The Red Skull of the comic books initially had no superpowers to speak of, and, again, his red skull was simply a mask. Eventually he was defeated by Cap, who left him buried under a pile of rubble, presumed dead. However, thanks to some leaked experimental gas, Skull remained alive and in suspended animation for decades – not unlike his arch nemeses, Captain America and Bucky! Coincidences all around. As these things tend to go, Skull inevitably was rescued out from under the rubble, at which point he continued his war against Cap and company.

Skull died some years later, due to his own body shutting down, and had Arnim Zola transfered his mind into the evil cloned body of Captain America. Skull took the name John Smith – Johann Schmidt by way of English – before deforming Steve Rogers’ cloned face to resemble that of an actual red skull. This new version of Red Skull had Captain America’s powers, thanks to the clone’s super serum-enhanced DNA, which made him a formidable physical opponent, as well as a mental opponent.

The Red Skull has been transported from body to body ever since and is, at this point in time, back to his old ways of wearing a Red Skull mask.

Ultimate Red Skull

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In the Ultimate Universe, Steve Rogers returned home to Brooklyn on leave and, unbeknownst to him, knocked up his sweetheart Gail Richards. His illegitimate son, upon being born, was taken from Richards by the U.S. Government in an attempt recreate Captain America – after all, Rogers’ bastard was the only remaining person to be successfully enhanced by the serum.

For years, Rogers’ son seemed like a totally well-adjusted individual – well-mannered, kindhearted, and what not – as the government trained him to be even more formidable than Captain America. Then, on his 17th birthday, he revealed that all the politeness was but a ruse as he killed everyone in the facility – over 200 men – and sliced his own face off with a kitchen knife “to replace the one his father had given him.” Hence: The Red Skull.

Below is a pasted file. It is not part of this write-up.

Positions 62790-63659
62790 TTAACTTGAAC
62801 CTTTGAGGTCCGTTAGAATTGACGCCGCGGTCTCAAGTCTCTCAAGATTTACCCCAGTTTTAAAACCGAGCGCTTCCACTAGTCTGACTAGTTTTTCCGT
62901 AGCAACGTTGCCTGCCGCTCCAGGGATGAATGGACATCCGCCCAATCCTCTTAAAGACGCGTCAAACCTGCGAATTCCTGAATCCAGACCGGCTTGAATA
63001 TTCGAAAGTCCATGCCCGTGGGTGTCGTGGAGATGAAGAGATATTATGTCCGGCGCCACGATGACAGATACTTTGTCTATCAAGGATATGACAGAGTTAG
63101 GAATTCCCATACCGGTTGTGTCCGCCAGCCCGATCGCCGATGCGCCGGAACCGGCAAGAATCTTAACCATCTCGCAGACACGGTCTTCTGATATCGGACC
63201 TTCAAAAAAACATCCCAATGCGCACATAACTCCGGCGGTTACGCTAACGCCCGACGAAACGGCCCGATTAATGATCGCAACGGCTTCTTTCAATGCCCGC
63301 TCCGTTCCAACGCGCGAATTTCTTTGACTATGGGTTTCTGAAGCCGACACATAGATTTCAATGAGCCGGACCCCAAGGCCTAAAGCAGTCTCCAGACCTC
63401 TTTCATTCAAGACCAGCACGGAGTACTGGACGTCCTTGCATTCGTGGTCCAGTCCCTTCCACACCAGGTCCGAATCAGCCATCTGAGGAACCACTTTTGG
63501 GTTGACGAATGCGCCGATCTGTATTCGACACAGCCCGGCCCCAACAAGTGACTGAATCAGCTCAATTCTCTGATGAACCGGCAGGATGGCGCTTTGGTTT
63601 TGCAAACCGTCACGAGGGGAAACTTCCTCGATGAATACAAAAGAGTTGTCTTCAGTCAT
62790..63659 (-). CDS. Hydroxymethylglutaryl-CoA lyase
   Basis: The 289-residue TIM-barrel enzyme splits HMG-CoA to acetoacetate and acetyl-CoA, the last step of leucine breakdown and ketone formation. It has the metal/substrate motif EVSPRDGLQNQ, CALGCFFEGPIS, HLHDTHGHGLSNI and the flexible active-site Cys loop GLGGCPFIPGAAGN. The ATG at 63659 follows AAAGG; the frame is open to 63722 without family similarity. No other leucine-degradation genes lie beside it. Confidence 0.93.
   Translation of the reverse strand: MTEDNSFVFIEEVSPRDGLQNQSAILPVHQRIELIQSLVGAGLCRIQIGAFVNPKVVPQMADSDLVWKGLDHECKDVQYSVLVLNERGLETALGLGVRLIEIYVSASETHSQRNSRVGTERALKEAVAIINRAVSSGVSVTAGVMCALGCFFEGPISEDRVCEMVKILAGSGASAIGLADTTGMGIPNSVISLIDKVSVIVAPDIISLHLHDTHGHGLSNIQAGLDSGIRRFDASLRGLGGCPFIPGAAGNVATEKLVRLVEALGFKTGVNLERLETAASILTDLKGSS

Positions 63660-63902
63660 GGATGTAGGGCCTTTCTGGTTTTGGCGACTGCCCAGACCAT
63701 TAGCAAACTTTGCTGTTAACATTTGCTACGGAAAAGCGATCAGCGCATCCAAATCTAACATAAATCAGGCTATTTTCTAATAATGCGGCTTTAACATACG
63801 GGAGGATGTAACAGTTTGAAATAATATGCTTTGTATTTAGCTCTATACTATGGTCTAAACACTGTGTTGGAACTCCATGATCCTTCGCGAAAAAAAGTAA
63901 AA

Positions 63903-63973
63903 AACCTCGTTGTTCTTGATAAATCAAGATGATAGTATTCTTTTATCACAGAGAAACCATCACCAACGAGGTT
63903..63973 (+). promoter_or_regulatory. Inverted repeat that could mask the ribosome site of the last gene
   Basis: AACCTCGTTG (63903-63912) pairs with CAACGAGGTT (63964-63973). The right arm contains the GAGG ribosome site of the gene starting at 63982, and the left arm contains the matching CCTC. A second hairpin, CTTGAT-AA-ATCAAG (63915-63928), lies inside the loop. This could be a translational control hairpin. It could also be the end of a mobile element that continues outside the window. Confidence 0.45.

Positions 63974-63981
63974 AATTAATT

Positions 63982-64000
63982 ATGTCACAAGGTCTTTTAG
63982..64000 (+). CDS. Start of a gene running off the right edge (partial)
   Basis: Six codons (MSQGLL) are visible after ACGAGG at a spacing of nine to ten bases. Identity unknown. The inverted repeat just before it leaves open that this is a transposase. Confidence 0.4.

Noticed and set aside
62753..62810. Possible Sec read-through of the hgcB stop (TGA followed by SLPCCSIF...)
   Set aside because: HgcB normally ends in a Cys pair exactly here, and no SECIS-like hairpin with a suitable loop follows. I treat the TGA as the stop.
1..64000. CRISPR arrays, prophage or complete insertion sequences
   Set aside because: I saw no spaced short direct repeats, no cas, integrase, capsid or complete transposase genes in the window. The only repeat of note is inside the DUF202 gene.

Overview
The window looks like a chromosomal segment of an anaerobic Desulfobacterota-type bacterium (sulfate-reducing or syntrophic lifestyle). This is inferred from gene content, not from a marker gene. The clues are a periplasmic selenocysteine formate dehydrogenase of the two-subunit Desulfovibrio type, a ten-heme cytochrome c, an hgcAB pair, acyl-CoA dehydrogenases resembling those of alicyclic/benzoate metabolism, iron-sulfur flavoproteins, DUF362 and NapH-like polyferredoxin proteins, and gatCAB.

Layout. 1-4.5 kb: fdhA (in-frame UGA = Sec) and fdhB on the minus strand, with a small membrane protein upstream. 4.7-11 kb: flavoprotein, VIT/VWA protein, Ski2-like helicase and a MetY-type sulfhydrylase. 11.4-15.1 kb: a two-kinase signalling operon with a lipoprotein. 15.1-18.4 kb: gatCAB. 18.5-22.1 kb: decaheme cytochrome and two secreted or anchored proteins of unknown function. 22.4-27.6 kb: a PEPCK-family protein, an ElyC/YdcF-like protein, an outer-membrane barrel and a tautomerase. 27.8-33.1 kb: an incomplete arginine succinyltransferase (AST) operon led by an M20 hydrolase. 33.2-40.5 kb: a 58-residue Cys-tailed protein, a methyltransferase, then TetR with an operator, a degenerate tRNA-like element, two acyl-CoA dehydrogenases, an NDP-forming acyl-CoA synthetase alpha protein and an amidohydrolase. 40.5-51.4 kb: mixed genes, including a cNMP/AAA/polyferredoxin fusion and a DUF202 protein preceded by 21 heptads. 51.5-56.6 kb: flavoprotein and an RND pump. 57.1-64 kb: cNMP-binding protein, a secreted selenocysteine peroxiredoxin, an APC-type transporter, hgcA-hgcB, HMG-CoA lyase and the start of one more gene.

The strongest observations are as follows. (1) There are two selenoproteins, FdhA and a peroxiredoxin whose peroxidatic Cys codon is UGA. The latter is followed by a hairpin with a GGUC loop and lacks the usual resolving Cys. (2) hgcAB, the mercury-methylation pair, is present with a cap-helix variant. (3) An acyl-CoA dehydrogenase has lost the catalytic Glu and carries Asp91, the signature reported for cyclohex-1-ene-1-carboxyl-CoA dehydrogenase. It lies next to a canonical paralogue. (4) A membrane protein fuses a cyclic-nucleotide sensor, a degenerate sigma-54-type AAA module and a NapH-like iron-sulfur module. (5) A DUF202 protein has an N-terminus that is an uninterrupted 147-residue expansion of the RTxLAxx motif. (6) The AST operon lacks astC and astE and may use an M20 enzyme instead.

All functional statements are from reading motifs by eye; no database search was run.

In the decades that followed, the Red Skull worked as the most deadly hired assassin in the world (he even killed John F. Kennedy) before being pitted against his now-unfrozen father in his quest for the Cosmic Cube.

Red Skull (Film)

hugo weaving as red skull in the film Captain America Comic Book & Movie Comparison Guide

The Red Skull from Captain America: The First Avenger is head of the advanced weapons division and Nazi terrorist organization known as Hydra. Prior to the events of the film, he injects himself with an early, untested version of the Serum created by Dr. Abraham Erskine. Though the serum works – Skull has super strength, super speed, and he’s at his peak (and then some) athletically – it inexplicably results in Johann having a red face that resembles a skull. Thus, the Red Skull is born, and Erskine, who doesn’t wish to assist monsters like Hitler and Skull, defects to America.

It could be argued that the cinematic version of Red Skull (as portrayed by career villain Hugo Weaving) is an amalgamation of both the original 616 Red Skull and the Ultimate Red Skull. Not only is he a grandiose, over-the-top supervillain in the old James Bond-style (like the original Red Skull), but he’s also a Super Soldier-enhanced physical opponent with a gen-u-ine red skull for a face (like Ultimate Red Skull). Additionally, both versions have quested for and obtained their own versions of the Cosmic Cube, not unlike Weaving’s Skull.